A New Method of Feral Cat Control Outperforms TNR
Feral cats present a challenge for communities across most of the world. By some estimates, the number of feral cats in the U.S. exceeds the number of cats that live in homes. Life for feral cats can be difficult, as they endure problems not frequently associated with companion animals living in a home, such as disease, starvation, or trauma. Unfortunately, because of the way that they live and are socialized, feral cats are often difficult to adopt through normal channels, so cat advocates spend a great deal of time trying to manage these populations through programs that involve trapping and sterilization. Though the control of feral cat populations may seem straightforward on the surface, it is a hotly debated topic with many stakeholders that have different goals and mandates. For many advocates, the goal is to maximize the quality of life for the cats while also eventually reducing, then eliminating, the feral population over time.
One popular method of population control has been Trap-Neuter-Return (TNR). The rationale in this case is a slow population decrease through attrition and territorial defense by neutered resident cats. In the U.S., groups like HSUS support TNR initiatives and this method gets high approval ratings in public opinion polls. In spite of this strong support and the allocation of considerable amounts of resources, the authors of this study claim that “there are few data to support [TNR programs’] effectiveness in eliminating feral cat populations, other than small colonies in controlled environments with active caregivers.” The American Veterinary Medical Association (AVMA) sees TNR programs as effective but “not sufficient” to eliminate the feral cat problem, while many wildlife advocacy groups oppose TNR as simply ineffective.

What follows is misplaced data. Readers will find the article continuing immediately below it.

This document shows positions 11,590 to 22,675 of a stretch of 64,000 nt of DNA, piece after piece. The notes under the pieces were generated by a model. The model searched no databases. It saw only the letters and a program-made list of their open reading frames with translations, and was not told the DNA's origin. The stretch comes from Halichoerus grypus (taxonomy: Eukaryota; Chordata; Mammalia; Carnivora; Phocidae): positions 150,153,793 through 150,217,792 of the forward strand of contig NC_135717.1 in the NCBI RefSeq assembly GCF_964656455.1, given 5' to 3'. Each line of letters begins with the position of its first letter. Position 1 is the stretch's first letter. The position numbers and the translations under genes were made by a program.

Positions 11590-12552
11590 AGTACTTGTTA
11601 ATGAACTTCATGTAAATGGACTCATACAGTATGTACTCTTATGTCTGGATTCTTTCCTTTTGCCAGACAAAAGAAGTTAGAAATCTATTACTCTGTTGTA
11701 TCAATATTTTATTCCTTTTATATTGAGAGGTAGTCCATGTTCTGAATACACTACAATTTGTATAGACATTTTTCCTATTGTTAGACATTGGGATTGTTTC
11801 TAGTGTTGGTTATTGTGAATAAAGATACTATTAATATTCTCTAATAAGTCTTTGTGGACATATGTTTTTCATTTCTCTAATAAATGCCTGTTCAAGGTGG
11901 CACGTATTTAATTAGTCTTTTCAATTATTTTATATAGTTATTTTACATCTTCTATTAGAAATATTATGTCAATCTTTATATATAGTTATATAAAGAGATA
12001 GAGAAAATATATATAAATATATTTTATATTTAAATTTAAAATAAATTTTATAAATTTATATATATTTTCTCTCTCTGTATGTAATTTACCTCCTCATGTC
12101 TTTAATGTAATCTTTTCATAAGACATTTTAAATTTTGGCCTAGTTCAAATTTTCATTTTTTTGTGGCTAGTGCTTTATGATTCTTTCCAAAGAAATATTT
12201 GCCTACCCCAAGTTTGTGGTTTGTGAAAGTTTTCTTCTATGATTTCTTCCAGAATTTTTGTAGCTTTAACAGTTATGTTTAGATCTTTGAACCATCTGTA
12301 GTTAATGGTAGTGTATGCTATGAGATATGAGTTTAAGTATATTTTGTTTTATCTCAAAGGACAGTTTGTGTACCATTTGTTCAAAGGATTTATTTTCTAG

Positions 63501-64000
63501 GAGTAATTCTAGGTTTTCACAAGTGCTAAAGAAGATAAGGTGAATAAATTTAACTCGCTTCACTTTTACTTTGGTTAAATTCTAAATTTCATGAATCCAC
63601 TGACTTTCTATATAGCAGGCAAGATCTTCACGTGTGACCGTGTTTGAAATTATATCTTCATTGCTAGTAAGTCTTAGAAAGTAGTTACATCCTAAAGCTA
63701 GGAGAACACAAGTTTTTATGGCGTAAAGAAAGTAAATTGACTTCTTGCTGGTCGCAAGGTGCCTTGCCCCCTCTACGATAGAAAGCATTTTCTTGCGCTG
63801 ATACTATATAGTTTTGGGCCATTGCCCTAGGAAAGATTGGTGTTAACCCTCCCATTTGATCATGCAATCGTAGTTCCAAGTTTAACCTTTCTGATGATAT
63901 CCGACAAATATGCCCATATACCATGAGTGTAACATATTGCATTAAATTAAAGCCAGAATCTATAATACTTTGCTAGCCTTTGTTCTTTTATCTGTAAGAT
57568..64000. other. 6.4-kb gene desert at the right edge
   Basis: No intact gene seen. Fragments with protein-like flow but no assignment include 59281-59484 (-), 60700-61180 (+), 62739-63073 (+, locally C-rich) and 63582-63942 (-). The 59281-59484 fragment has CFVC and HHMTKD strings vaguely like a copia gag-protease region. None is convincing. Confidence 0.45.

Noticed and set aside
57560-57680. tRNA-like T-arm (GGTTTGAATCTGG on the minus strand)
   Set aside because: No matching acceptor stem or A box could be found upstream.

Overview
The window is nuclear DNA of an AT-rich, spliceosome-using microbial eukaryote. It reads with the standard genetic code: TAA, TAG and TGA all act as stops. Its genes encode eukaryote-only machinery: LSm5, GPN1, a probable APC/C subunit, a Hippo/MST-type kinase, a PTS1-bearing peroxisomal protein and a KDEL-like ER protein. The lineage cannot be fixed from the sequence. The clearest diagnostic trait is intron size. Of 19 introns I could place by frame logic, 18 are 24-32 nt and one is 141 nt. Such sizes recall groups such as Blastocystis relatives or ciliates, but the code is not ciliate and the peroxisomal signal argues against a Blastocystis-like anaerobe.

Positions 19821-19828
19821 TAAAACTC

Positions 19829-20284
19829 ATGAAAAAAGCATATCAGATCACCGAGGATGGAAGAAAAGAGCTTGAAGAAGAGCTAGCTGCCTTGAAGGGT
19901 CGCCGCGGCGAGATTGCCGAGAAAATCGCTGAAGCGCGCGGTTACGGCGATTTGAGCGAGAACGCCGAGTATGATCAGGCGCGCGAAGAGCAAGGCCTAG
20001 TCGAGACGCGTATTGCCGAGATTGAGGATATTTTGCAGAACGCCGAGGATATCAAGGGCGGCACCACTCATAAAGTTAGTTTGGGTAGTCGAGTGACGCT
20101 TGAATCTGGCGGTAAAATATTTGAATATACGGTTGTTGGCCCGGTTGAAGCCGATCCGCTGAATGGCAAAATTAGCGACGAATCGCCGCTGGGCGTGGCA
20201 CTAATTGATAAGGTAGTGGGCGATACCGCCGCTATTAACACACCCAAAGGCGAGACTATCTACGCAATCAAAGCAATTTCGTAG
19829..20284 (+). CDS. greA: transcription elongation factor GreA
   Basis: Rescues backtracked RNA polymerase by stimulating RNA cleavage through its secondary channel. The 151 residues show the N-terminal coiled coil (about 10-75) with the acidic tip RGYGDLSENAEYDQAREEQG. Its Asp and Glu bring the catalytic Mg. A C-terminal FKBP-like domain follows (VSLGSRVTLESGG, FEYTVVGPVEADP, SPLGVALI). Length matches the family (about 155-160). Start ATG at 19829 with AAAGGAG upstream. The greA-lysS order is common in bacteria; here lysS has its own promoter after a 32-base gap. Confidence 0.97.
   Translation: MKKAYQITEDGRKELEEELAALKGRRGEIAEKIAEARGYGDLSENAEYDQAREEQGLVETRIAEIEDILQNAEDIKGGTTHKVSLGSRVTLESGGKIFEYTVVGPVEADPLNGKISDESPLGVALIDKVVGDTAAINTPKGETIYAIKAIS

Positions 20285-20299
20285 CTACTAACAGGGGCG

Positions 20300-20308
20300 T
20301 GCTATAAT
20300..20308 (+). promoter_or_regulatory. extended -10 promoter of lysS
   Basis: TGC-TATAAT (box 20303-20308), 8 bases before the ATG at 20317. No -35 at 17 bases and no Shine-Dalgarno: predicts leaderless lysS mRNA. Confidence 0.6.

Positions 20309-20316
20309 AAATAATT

Of course, it’s often easier to oppose something than provide a better solution, and it’s against this backdrop that a paper published in the Journal of the AVMA examines a new technique called Trap-Vasectomy-Hysterectomy-Return (TVHR) as a possible alternative. The method is promising because it allows cats to retain reproductive hormones and normal social behavior, while controlling populations. Using computer modeling based on available data, the researchers found a “clear superiority” of TVHR. The use of vasectomy or hysterectomy to control feral cat populations has been studied, but “rarely has it been investigated clinically.”
The authors note that while the study showed a superiority of TVHR, there are potential disadvantages, for example, TVHR “allows persistent undesirable male behaviors such as fighting, vocalization, and urine marking,” and it is often these very behaviors that control programs are trying to mitigate. Likewise, vasectomy is a more complicated and time-consuming procedure than neutering, though it does result in a more “rapid and persistent” population decline. The cost-effectiveness of the approach depends on how well these factors balance each other out.
The findings of this study are encouraging for those who help to feed, manage, or otherwise look after feral cat populations. The researchers note that these computer modeled results show promise, and direct clinical trials would clarify the findings and support or refute the claims. Feral cat advocates may want to help implement such trials so that we can discover more about TVHR and determine whether or not to put the method into practice.